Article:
In its original version, the Adventures of Pinocchio paints a complex vision of childhood and the movement to adulthood. A new illustrated version unearths the nuances of this Italian classic.
Few professors boast as broad a readership for their work as Nancy Canepa. A scholar of sixteenth- and seventeenth- century Italian literature, Canepa has a special interest in literary fairy tales, those familiar stories that continue to appeal to children and adults alike even after centuries of retelling. Although she doesn't write tales herself, Canepa's scholarly book about an early collection of Italian tales earned her the prestigious Howard R. Marraro Prize from the Modern Language Association (MLA) in 2000. While this work was of great interest to scholars, Canepa recently completed a project accessible to her daughter's fourth-grade class: an illustrated translationof Carlo Collodi's The Adventures of Pinocchio from the original Italian, which she read to the students over several months. The project, a collaboration with her husband, illustrator Carmelo Lettere, was published by Steerforth Press last fall.
"This story can be read with profit by both children and adults," says Canepa. Although familiar to many Americans only through the 1940 Disney film version, the original book about Pinocchio is considered among the classics of Italian literature, along with The Divine Comedy and The Decameron. The story has been adapted, rewritten, and illustrated countless times since first appearing in serialized form from 1881 to 1883 in an Italian children's magazine. In fact, according to the Carlo Collodi National Foundation, the book lags behind only the Bible and the Koran for the greatest number of copies in print. At least eighteen cinematic versions of Pinocchio have been produced since 1911, including last fall's live-action film featuring Academy Award-winning actor Roberto Benigni.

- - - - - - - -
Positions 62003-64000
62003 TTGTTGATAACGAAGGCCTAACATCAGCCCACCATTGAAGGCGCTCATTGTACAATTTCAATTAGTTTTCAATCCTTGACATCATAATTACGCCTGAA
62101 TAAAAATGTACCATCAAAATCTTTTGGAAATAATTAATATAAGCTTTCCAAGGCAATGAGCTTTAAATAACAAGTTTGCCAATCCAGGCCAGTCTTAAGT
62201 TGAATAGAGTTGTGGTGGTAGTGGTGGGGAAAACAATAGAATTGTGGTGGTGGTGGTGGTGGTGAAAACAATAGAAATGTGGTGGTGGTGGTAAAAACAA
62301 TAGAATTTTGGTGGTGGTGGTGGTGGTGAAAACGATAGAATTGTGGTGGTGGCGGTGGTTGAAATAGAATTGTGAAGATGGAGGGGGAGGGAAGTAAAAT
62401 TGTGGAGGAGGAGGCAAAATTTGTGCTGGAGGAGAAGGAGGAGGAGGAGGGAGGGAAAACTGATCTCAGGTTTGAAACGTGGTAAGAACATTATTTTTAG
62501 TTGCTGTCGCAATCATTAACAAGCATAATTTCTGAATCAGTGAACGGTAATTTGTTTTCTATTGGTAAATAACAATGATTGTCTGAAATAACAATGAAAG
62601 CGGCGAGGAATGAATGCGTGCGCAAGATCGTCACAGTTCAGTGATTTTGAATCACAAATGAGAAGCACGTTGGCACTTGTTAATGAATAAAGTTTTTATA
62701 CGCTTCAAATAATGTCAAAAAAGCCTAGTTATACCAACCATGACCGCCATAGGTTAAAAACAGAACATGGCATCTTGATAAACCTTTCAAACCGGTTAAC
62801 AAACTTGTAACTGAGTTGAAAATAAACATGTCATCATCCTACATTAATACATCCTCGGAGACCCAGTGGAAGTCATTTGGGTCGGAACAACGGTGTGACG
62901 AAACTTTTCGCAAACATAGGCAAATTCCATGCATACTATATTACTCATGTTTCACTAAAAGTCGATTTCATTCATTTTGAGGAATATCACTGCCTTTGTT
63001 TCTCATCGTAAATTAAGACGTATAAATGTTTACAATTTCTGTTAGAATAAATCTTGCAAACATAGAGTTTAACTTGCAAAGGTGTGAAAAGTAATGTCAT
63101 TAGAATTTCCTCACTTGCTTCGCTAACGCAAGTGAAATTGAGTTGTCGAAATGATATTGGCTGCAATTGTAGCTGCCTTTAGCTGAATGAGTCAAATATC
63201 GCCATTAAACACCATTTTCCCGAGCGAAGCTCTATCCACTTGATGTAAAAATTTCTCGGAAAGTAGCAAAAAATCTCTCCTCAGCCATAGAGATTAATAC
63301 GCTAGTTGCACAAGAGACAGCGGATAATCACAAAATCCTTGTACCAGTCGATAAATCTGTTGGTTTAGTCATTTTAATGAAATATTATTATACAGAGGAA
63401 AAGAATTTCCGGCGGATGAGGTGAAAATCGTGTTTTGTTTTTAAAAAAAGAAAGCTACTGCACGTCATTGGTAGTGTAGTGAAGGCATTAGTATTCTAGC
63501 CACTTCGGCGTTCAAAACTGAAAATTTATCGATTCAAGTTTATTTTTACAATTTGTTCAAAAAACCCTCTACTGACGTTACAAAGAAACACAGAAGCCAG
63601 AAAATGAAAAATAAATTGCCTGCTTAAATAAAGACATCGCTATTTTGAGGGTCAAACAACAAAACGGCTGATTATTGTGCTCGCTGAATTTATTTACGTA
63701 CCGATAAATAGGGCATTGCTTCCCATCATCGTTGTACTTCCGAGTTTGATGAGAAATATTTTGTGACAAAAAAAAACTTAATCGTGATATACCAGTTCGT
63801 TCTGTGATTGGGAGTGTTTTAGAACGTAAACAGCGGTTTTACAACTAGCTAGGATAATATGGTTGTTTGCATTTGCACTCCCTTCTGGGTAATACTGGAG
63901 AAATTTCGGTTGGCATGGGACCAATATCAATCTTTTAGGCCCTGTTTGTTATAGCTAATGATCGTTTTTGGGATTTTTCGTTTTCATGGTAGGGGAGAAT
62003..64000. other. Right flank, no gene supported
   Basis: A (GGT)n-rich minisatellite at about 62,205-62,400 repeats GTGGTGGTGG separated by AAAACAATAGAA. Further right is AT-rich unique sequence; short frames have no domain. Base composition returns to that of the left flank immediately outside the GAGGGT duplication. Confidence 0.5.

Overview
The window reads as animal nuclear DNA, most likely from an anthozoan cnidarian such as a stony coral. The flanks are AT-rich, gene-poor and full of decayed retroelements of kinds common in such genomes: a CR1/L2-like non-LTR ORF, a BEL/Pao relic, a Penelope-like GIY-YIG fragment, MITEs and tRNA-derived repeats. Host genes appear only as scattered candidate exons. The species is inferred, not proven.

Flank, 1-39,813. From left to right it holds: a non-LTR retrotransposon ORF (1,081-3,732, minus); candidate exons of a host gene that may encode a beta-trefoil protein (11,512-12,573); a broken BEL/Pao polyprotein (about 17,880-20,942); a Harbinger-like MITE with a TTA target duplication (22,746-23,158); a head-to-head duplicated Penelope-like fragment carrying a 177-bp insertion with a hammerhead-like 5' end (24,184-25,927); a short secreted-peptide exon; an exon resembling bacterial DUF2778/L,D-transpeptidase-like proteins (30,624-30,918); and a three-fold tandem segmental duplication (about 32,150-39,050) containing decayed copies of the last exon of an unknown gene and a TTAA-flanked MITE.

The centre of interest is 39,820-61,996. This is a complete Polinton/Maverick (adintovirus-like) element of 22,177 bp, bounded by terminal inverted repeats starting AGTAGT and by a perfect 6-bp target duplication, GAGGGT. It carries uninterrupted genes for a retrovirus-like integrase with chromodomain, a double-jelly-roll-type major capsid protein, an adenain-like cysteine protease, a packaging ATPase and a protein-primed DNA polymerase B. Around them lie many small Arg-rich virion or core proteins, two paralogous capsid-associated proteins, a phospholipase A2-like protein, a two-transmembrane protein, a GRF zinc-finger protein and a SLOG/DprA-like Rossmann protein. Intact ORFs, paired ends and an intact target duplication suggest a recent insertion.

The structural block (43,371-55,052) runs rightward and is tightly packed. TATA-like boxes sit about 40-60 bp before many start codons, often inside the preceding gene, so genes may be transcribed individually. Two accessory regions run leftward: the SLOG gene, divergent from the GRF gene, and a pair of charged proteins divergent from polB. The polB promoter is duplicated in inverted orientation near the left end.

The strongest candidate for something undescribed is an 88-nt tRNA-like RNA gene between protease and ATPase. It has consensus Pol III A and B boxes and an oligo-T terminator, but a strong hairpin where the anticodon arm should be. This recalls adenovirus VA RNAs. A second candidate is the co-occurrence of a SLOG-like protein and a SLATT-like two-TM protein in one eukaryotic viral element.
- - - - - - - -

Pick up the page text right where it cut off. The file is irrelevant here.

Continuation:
Canepa describes Pinocchio as a "cultural icon" in Italy, where entire shops are devoted to him and he is often portrayed wearing red, white and green, the colors of the Italian flag. Since Pinocchio's creation followed shortly after the period of Italy's unification, which ended in 1870, some scholars surmise that the carefree puppet who becomes a boy is a metaphor for the creation of a "new citizen" coming to terms with the changes and problems the country was experiencing at the time.
"Critics who read Pinocchio this way see the puppet as representing the immature, often anarchic, state of a people unfettered by the duties of nationhood, who are then forced to 'grow up' and become accountable social subjects," says Canepa, who has taught at Dartmouth since 1989.
But the story is more often seen as an allegory for the transition from childhood to adulthood, which Collodi presents in an ambivalent light.
"On the one hand, Pinocchio is encouraged to aspire to be a real boy, and thus to become a respectable, hard-working community member, but on the other hand, the world that he'll become part of is generally not portrayed as being very positive. Social conditions are harsh, physical hardship is always around the corner, and those who fall between the cracks or try to beat the system are treated with indifference or cruelty. Representatives of institutions that should tend to the physical and social fabric - such as doctors, police, judges - are generally unjust, corrupt, or dangerously inept," says Canepa.
"Moreover, there's a sense that when Pinocchio becomes a real boy, he not only gives up his carefree ways, but also his kindness of heart and some of the other good qualities we've seen in him throughout the book. It raises the question of what 'coming of age' really means," she says.